I was correct. I was not the best version of myself while married to their father, and also not the best mother I could be because of my unhappiness. My children now have the opportunity to be parented by two people who are no longer bogged down by fighting and frustration who can fully focus on them.
3. A parent can model better relationships
While with my ex, my children did not have the opportunity to see positive interactions between adult partners. They did not see how married people should treat one another with affection and respect; therefore, they were going to grow up not having a healthy concept of what a marriage should be, and I feared they could carry these misconceptions into their own future relationships.
I am now re-married, and my kids and bonus kids are finally able to see modeling of how parental figures should communicate, work together, solve conflicts, cherish one another, and everything else that is beautiful about marriage. I am hopeful that by seeing a healthy adult relationship they are able to learn how to participate in one and recognize the differences between a healthy and damaging relationship. I want my children to experience loving, happy relationships, so divorce served to make it possible for them to be a part of one.
4. A parent can model strength and how to take care of business
Aside from divorce leading the way for my children to finally see what a healthy relationship looks like, they also get a front row seat to see their parent modeling strength and overcoming adversity. During the unhappy days of my marriage to their dad, I demonstrated defeat, how to be a doormat, and what it looks like when an individual no longer cares about themselves.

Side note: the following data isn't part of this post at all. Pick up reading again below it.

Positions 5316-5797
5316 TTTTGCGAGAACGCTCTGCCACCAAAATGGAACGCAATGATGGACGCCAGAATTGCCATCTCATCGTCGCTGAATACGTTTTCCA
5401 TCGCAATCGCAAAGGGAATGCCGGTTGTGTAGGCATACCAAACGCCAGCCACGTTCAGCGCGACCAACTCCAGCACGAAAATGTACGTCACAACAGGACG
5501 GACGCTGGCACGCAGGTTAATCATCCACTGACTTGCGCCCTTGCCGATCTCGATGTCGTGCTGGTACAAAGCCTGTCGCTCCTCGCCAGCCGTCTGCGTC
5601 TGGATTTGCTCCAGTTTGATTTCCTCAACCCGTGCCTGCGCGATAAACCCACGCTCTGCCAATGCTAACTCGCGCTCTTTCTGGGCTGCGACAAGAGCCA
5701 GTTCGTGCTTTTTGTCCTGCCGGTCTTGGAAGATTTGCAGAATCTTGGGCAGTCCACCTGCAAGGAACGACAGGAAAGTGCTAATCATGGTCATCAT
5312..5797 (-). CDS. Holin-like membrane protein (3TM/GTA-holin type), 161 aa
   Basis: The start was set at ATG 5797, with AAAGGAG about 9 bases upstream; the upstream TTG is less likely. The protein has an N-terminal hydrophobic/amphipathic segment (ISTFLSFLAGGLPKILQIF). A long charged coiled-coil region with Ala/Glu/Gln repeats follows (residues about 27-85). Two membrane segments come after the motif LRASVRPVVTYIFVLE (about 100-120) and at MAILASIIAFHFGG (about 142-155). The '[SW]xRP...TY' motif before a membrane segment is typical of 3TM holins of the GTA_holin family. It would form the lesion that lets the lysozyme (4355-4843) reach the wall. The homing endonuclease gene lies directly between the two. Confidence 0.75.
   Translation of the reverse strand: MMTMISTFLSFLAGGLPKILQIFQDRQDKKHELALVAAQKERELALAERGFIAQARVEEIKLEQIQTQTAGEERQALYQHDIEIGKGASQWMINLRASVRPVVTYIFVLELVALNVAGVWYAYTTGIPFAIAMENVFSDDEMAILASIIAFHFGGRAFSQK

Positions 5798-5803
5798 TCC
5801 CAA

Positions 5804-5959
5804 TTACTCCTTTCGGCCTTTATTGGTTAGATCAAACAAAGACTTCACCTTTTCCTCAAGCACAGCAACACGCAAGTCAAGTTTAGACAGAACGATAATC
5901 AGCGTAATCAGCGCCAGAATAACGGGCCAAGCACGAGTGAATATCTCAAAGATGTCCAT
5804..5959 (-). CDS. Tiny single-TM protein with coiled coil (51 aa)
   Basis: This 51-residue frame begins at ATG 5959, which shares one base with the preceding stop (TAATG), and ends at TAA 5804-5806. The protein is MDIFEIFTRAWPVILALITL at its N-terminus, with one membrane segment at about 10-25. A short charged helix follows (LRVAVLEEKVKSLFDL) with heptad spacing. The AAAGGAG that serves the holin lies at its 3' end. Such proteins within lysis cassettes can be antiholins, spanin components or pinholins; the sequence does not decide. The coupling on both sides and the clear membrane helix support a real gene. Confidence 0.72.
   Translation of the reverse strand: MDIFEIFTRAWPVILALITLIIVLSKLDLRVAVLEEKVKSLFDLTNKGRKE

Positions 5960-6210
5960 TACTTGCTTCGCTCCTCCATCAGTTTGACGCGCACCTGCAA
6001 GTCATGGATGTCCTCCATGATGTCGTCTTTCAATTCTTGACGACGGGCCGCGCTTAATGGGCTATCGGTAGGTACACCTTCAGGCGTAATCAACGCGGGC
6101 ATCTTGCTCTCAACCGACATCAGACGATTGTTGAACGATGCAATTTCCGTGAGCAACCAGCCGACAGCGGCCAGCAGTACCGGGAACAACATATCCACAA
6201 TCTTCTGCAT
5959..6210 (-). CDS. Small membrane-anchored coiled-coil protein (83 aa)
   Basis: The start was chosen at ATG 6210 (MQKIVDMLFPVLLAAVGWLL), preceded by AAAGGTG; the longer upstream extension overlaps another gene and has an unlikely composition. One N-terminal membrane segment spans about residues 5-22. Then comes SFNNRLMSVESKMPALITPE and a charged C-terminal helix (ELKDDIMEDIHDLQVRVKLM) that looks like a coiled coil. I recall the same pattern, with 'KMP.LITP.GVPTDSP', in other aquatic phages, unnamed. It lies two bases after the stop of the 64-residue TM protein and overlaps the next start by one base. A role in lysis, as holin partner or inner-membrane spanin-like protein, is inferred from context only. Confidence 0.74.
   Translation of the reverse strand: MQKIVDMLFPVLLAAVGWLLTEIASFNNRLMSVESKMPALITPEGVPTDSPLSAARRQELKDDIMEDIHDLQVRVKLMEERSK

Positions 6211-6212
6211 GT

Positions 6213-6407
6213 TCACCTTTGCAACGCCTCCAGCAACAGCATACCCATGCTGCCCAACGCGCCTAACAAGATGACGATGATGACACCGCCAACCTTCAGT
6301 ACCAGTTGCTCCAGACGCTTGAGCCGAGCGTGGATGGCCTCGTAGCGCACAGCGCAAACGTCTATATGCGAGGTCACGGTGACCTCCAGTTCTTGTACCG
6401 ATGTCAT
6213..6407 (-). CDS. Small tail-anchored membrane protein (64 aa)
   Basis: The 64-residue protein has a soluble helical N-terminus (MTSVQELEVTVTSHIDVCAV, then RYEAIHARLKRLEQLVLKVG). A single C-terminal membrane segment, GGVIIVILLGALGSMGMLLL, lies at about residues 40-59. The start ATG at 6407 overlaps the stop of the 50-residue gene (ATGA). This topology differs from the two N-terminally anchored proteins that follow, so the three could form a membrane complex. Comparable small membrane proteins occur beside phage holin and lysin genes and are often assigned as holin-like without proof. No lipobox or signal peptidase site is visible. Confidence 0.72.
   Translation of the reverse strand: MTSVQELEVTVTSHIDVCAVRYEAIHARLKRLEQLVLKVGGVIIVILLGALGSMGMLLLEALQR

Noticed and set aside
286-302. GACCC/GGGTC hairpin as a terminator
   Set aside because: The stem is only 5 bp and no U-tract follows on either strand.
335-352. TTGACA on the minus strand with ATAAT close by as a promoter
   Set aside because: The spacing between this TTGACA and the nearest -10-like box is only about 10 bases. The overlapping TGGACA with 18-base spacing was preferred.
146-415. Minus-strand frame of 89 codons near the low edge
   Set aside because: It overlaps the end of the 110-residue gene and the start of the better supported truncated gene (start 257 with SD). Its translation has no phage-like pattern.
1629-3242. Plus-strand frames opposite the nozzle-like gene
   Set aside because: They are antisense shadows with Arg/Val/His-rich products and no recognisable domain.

What kind of life lesson is that for a child to absorb into their being?
I wanted my children to witness that if a situation in life is hopeless, one need not simply roll over and die. I am careful not to let them think that marriage is disposable because it is something that should be prized and worked hard for! What I do want them to understand is that we all make mistakes, and when we do we should forgive and ask for forgiveness. I want them to know that when we fall down, we need to get back up, keep trying, and conquer our fears. I especially do not want my daughter to believe she needs to accept poor treatment from a partner.
I was not in an abusive relationship, but her father was distant to me and put forth minimal effort to help keep our marriage alive. I want her to value herself and believe in herself, and I want her to first stand on her own rather than feel that she needs a man to make her whole or take care of her.
Becoming a single parent was a challenge for me because I had only myself to rely on; but, my children witnessed me march forward through many tough times without surrendering to doubt or fear. After my divorce, they saw me finish my master’s degree, figure out how to handle any imaginable daily issue by myself, and seek happiness. I hope that my children are proud of me; but, most of all, I want them have confidence in what they can do and to feel deserving of their own happiness!